Ethernet service deployment is skyrocketing, and specifically, metro Ethernet services for enterprises are in highest demand. To prove the point, 73% of Nemertes Research benchmark participants are deploying Ethernet-based services, up from just 52% a year ago. Of the various types of Ethernet services, metro Ethernet is the most popular: 63% of research participants deploy it, typically linking to large sites and data centers.
Why the specific metro Ethernet interest? Two main reasons. First, bandwidth: Ethernet services typically deliver some of the highest-available bandwidth in the WAN. Second, simplicity: Ethernet services are often plug-and-play.
The single biggest drawback to Ethernet services? Lack of availability. "I'd use more of it if I could get it," is the common refrain. One reason providers are slow to deploy Carrier Ethernet (relative to its popularity) is that for carriers, it often represents a radical departure from their existing architectures.
Service providers continue to depend on traditional SONET/SDH-based access, metro and transport technologies, even as they watch demand increase for IP and Ethernet. That means they're managing separate transport hardware and provisioning systems to handle both their legacy networks and the new generation of packet-transport protocols that include Ethernet.
The current crop of Ethernet services is defined to run over multiprotocol label switching (MPLS). But from the carrier perspective, turning up new customers on MPLS-based services like Ethernet requires a complex set of steps involving multiple different operational support systems (OSS).
Carrier Ethernet standards designed to create single control plane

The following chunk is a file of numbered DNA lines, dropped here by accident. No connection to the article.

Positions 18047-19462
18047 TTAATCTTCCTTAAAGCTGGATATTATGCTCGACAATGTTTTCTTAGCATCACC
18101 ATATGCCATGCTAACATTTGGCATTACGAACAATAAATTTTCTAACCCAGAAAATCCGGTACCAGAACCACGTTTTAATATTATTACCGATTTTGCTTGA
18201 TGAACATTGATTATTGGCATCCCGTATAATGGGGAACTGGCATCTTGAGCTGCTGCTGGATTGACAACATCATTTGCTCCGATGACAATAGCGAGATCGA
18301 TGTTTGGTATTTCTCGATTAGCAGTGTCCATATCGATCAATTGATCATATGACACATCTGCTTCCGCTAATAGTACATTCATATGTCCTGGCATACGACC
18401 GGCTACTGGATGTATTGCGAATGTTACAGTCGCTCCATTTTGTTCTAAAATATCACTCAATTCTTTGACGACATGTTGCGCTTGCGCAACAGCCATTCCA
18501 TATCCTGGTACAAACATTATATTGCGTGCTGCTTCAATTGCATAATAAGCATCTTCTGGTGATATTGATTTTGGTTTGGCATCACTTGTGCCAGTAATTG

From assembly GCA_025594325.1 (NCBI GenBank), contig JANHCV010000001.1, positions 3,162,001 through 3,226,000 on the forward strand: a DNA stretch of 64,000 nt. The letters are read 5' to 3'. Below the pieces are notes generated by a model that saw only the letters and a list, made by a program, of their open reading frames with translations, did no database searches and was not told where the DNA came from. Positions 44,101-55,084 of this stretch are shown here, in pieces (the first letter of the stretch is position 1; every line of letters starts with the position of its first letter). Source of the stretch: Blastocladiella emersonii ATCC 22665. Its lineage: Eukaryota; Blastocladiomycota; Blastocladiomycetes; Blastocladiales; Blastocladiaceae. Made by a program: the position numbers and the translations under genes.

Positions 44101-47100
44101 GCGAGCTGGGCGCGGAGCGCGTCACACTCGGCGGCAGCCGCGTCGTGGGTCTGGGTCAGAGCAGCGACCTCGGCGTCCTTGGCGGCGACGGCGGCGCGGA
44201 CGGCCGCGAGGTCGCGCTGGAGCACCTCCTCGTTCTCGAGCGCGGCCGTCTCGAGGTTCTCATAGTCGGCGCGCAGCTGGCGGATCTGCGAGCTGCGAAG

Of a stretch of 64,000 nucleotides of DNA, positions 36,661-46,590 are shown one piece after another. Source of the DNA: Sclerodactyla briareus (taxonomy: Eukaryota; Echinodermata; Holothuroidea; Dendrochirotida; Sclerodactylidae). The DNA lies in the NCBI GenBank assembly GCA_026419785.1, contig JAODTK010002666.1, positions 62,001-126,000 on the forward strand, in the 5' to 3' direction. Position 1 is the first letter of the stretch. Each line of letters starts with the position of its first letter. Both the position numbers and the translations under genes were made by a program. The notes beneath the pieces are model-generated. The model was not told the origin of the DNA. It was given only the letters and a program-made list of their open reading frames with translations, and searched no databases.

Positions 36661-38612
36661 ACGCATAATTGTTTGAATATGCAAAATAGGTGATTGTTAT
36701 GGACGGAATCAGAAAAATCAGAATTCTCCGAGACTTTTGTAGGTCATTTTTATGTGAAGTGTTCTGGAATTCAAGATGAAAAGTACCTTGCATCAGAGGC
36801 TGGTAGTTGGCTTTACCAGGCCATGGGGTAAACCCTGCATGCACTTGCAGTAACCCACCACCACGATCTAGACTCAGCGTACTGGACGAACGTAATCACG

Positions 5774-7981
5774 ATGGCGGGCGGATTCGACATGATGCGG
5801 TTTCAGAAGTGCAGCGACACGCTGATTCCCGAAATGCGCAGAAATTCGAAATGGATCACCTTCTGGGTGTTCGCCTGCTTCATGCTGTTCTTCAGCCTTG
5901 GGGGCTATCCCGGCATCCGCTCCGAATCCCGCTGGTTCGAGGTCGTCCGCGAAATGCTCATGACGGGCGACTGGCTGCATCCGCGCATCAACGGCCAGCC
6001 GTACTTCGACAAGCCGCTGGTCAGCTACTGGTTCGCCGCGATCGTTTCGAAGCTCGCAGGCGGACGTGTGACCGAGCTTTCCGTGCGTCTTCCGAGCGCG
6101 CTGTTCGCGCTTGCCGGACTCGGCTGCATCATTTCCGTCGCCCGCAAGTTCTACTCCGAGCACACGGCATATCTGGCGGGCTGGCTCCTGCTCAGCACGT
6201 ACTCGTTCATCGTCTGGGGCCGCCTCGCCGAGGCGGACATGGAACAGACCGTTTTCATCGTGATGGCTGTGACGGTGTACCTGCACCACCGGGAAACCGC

To streamline deployment and management of these new services, carriers are seeking a way to merge their Layer 1, 2 and 3 operations and management infrastructures so they can operate a single control plane for provisioning. Two emerging specifications seek to do exactly that:
MPLS-transport protocol (MPLS-TP) is an approach that started life as T-MPLS (Transport-MPLS) within the within the International Telecommunications Union (ITU). Due to concerns about interoperability between the ITU's T-MPLS proposal and existing MPLS standards, the ITU turned over T-MPLS development to the Internet Engineering Task Force (IETF).
Provider Backbone Bridge -- Traffic Engineering (PBB-TE ) is the main competitor to MPLS-TP. This approach is based on leveraging existing IEEE 802.1 standards to enable carriers to natively deploy Ethernet services using existing Ethernet technologies.
The benefits of MPLS-TP. MPLS-TP is essentially an MPLS extension based on the concept of extending MPLS resiliency and provisioning mechanisms to Ethernet via a new transport-focused profile. With MPLS-TP, carriers can mix and match circuit or packet-based services in the same network, using a single control plane and operational support system (OSS) for service provisioning.